When did you know you wanted to be a writer?
I wish I were one of those writers who could say, “I always knew I wanted to be a writer; ever since I could hold a crayon.” But I’m not.
Prior to my 20s, it never occurred to me that normal every-day people could be writers or professionally creative, for that matter. Apparently I wasn’t the only one who thought that in my circle because I distinctly remember this conversation between two friends:
Friend One: “I want to be a painter.”
Friend Two: “Paint what? Houses?”
Friend One (except this time with a ‘what-in-the-world’ look on her face): “No. Art. Duh.”
That conversation made an impact on me in more ways than one. First, I thought it was hilarious. Second, I can still remember it some twenty years later. Back then in my life, being creative was not really considered a talent let alone a career. Being creative was merely a hobby.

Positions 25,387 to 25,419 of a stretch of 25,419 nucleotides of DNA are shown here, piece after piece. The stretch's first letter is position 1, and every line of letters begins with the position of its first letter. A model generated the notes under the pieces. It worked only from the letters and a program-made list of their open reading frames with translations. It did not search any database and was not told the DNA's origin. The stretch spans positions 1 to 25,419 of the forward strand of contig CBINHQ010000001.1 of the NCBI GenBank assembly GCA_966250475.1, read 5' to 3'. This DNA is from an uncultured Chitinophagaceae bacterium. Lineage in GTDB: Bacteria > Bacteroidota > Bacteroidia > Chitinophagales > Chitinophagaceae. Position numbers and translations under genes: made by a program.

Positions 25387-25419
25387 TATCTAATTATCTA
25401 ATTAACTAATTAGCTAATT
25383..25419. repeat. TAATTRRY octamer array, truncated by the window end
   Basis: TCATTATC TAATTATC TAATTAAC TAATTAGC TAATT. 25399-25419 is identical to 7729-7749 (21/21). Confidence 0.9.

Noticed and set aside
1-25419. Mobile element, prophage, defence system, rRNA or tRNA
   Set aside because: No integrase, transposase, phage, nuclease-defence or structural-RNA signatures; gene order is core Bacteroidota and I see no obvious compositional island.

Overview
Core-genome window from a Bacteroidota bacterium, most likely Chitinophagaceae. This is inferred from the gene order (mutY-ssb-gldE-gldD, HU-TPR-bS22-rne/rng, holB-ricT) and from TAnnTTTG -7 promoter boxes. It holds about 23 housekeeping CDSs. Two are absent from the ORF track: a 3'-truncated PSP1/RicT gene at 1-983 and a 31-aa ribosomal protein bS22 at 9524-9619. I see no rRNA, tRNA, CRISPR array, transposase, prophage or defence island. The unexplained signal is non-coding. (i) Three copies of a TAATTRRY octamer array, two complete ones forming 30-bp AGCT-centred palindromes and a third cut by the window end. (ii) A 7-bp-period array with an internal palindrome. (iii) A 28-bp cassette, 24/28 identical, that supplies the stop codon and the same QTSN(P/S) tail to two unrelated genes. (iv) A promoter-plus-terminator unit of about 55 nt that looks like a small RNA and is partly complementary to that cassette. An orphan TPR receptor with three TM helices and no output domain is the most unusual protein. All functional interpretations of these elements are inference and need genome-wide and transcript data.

Anyway, shortly into my 20s I knew in my heart that I had the soul of a writer and that I wanted to write novels someday. I just figured I needed to live a fun and adventurous life first.
Turns out, I lived a quite sensible life with some fun and adventure. But now, my writer’s soul can not keep quiet any longer. Now in my 40s, I find joy in writing these stories, letting these characters live and have their say. I find it especially fun when one of these characters says or does something that shocks and surprises me!
What do you write?
I grew up in a family of five sisters. I have known my two best girl friends for almost thirty years now. I am an aunt to four nieces and have two daughters. There is a saying, you might have heard it, “Write what you know.”
I write about women and the wonderfully complex relationships we have between mothers, daughters, sisters, and friends. And since most women always want to know, “Who’s dating who?” I write a little bit about that too!
What do you want to be when you grown up?
A good example for my daughters.